The 60 patients had an immediate postoperative pain between 3 and 7 on a scale of 10. Two thirds of the patients had a pain score of 3 from the first day (41 patients). 15% (10 patients) had pain assessed at 6 on the first day and 4 on the day of delivery (3rd to 5th day) (Figure 2).

Figure 2: Iimmediate post-operative score at day +1.

Discussion

Since the 1970s, the management of post-operative pain has been a major medical deal.

a) Value of local administration of analgesic drugs: For the intramuscular injection of Naropein® and opoids, the incidence of severe postoperative pain is reduced up to 29% and the incidence of catheter dislodgement is 5.7% [2]. There is evidence that local anesthetic and opioid techniques are the most effective at relieving pain after major surgeries. Only regional anesthetic techniques, and preferably continuous techniques with local anesthesia, can result in a substantial reduction in pain response to surgical stress [10,11].

b) Poor efficacy of spinal analgesia: Data on the use of epidural anesthesia in major orthopedic interventions are controversial. Although one study demonstrated a limited improvement in rehabilitation after knee replacement surgery, hospital stay was not improved [5].

c) Local analgesia in the area of surgical trauma, with minimal systemic side effects, appears to be an interesting challenger [12].

d) A preliminary series of 60 patients underwent local postoperative analgesia with a cellulose pad. We found that:-

- The pad implanted near the prosthesis did not pose any tolerance problems.

- A patient was readmitted on day 21 for leg ulcers. But the operative site was sterile and the compress was gone.

- Two-thirds of patients described postoperative pain rated 3 from the first day.

- There was no difference between patients treated with conventional parietal infiltration and those who had the Naropein® pad.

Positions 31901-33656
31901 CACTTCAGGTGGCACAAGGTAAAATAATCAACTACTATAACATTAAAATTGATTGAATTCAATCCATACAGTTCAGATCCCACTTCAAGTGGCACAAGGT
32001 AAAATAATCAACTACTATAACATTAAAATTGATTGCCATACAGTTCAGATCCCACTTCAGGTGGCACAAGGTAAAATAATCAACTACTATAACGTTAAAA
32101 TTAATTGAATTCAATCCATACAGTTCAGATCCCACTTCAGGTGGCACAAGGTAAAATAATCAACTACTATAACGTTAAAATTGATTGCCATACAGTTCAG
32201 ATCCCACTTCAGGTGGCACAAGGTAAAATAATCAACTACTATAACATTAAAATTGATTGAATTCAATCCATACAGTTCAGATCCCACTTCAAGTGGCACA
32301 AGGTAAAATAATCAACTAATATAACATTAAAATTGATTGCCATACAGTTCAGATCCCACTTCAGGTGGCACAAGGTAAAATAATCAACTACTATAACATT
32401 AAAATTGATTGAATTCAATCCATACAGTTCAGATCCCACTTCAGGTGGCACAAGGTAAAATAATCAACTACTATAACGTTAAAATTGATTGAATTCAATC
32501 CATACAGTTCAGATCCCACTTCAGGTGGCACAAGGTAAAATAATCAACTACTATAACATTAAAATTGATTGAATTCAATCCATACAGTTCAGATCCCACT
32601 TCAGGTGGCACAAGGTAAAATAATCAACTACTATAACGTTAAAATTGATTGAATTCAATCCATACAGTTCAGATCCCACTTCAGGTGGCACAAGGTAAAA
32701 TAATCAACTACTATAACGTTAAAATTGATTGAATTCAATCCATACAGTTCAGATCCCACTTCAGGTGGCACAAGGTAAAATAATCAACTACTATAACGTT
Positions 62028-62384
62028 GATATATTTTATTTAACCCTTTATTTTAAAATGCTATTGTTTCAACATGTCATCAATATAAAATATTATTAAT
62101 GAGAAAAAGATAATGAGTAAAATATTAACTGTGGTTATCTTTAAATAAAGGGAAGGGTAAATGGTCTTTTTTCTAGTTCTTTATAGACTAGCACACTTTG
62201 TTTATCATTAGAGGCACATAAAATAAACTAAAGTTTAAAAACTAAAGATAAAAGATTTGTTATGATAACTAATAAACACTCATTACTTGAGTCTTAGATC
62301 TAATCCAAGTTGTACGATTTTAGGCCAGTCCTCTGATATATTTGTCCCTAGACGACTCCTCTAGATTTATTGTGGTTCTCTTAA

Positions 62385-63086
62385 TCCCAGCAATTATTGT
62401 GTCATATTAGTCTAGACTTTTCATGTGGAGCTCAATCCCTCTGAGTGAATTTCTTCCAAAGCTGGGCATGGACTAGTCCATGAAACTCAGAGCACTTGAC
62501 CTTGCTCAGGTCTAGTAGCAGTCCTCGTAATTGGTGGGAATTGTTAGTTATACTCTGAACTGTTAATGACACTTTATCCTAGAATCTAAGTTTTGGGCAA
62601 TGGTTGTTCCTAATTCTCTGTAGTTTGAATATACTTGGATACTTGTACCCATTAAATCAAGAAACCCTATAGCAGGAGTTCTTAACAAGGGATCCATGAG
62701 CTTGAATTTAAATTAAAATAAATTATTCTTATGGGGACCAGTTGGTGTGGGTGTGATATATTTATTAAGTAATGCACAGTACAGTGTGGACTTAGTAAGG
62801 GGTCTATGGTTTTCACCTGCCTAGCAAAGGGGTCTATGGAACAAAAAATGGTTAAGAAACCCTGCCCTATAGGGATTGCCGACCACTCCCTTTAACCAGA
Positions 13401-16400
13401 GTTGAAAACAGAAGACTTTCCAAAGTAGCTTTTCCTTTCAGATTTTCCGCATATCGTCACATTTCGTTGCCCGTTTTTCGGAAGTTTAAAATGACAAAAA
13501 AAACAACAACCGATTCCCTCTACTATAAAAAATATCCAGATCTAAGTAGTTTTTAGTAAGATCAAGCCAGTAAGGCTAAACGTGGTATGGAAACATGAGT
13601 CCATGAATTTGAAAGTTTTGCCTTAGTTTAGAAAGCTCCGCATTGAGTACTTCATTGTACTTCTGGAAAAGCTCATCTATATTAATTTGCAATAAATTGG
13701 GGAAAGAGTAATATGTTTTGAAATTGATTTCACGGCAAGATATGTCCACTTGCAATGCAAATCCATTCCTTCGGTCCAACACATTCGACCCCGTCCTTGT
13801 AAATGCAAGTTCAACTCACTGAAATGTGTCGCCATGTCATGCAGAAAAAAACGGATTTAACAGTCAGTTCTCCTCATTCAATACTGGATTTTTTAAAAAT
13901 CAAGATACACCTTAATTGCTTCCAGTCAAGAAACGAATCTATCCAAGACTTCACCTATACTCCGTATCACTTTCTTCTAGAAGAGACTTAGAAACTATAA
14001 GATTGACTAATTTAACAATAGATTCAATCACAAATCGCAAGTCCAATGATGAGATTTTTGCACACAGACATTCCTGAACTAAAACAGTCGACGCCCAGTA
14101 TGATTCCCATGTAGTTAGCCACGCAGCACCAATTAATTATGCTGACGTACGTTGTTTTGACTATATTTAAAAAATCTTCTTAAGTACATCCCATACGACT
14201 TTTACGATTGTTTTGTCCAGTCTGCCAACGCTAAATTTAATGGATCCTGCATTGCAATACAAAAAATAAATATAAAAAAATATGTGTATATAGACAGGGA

e) We enjoyed a much simpler follow-up than perineural catheters we previously used in our service.

f) 8 out of 9 ambulatory patients were very satisfied of their local analgesia without any particular nursing care.

g) Systemic toxicity of local anesthetics: If safe anesthetic plasma concentrations are exceeded, signs of systemic toxicity appear. With increasing plasma levels, neurotoxic symptoms are the first to appear, followed by cardio toxicity that can be life threatening. Cardiac arrhythmias with cardiovascular collapse occur at levels approximately three times higher than those causing seizures. Allergic reaction to local anesthetics is very rare. Many of the reported reactions have a different underlying pathophysiological mechanism (systemic toxicity, vagal syncope) [13].

Conclusion

A series of 60 patients operated on a hip or knee prosthesis possible to get a first idea of the interest of Naropein® in situ. The use of a fibrillated cellulose pad does not pose a problem of tolerance. The subjective results on postoperative pain are at least equivalent to the intramuscular infiltration of the analgesic. Improvements are possible in the choice of the anesthetic and its combination with other molecules this could prolong his action.

References